Caterpillar pays for strike-breakers to stay in five star luxury

Protesters out in support of striking Caterpillar workers

Unite blasts firm for ‘burning through’ cash on rooms that cost up to £850 a night rather than pay workers fairly

Manufacturing company Caterpillar has been paying for the strike-breakers it brought to Northern Ireland to stay in five star luxury, Unite the union says today (Wednesday).

The strike breakers have been staying at the Grand Central Hotel in Belfast but after their presence attracted protests, they were moved to the five-start Culloden Resort Hotel and Spa.

Rooms at the Culloden Resort Hotel – which offers a `luxurious break… the most prestigious five-star hotel in Northern Ireland’ – can cost up to £850 a night, while a suite is £2500 a night.

Unite says that, along with the high-cost hotel accommodation costs, Caterpillar is paying the travel costs and hourly premiums to those they have brought in to cross picket lines.

General secretary Sharon Graham blasted the company saying: “Rather than pay fairly, Caterpillar is burning through huge sums of money in an attempt to defeat its own workforce. 

“It beggars belief – money that should be spent solving this dispute is instead being used to put up dozens of strike-breakers for weeks in luxury resort hotels.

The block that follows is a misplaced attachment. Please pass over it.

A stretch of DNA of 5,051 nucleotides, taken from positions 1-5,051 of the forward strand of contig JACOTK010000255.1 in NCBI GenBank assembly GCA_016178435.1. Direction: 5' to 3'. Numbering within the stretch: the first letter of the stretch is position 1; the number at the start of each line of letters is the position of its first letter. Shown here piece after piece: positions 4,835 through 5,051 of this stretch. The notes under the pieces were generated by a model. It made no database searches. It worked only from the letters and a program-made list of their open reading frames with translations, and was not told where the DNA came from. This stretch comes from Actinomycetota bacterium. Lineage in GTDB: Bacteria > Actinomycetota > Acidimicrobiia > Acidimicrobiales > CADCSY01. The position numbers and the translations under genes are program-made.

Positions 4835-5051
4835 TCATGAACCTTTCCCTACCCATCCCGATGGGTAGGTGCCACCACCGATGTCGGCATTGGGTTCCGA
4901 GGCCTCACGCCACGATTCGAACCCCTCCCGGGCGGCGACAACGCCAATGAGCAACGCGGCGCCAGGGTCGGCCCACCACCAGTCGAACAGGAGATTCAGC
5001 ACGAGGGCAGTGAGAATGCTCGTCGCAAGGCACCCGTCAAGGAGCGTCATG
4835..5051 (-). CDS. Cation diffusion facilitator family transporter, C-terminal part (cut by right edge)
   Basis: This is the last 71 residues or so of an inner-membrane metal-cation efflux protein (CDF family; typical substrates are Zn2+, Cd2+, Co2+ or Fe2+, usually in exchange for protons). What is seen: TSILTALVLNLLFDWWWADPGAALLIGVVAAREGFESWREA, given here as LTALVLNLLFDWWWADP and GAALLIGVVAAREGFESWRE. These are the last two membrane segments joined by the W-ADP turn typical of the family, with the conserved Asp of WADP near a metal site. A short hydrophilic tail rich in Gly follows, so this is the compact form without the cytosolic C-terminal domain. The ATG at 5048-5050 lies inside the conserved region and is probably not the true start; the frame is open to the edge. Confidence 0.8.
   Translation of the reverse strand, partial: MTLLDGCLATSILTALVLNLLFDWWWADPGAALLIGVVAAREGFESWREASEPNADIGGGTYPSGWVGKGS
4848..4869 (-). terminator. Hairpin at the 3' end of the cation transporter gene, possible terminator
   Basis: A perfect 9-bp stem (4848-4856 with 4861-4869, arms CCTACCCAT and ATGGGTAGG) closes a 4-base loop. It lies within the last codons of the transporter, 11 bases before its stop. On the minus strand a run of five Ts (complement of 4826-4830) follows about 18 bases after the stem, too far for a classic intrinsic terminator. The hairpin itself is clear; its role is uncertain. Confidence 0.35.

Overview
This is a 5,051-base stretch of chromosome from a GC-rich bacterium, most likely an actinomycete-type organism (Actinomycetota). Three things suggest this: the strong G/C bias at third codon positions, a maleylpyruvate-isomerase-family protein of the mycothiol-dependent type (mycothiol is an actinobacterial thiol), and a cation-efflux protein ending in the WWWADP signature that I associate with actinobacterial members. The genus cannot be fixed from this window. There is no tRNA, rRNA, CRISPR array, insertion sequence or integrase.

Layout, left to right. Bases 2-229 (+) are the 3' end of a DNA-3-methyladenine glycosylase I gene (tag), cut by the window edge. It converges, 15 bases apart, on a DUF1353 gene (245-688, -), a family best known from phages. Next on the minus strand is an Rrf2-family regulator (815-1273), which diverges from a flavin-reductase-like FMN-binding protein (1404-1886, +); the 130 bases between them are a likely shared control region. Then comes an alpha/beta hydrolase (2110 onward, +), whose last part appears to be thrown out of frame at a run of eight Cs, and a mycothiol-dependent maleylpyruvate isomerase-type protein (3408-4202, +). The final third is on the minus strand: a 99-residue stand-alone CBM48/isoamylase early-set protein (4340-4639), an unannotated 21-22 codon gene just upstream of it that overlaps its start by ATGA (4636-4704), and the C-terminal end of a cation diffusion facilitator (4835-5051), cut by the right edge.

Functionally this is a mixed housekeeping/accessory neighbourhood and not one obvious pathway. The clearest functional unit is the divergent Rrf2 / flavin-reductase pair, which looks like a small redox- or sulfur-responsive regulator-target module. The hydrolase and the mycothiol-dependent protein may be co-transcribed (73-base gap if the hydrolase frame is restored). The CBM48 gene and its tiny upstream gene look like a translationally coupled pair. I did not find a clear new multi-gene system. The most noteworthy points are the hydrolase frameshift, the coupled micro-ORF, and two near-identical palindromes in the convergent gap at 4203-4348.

“Caterpillar’s willingness to throw money at deepening this dispute and lowering their workers’ living standards is truly shameful but they will not shake our members’ resolve.

“Unite’s members will continue their strike action for pay that is fair with the full backing of our union.”

Caterpillar workers at both the Larne and Springvale, Belfast sites are on their third month of strikes in pursuit of a fair pay increase having overwhelmingly rejected a management two-year pay offer which amounted to a three percent real terms pay cut and compulsory overtime.

Last week Unite organised protests at the London offices of Vanguard, Blackrock and State Street, the primary investors in Caterpillar.

George Brash, Unite Regional Officer, challenged the company’s institutional investors on how such strike-busting tactics tallied with their claims about ethics-led investment: “Caterpillar’s institutional investors need to be asking themselves if they should be condoning this company’s conduct.

“Our members remain determined to protect themselves and win a decent pay increase – one that does not involve compulsory overtime or a real-terms pay cut. Instead of throwing money at an effort to strike-break, Caterpillar needs to get back to negotiations and make an offer which gives workers a real terms wage increase during a crippling cost of living crisis.”

This entry was posted in Campaign for Decent Pay, Manufacturing, Northern Ireland news, Press Releases and tagged , , , , , , , . Bookmark the permalink.

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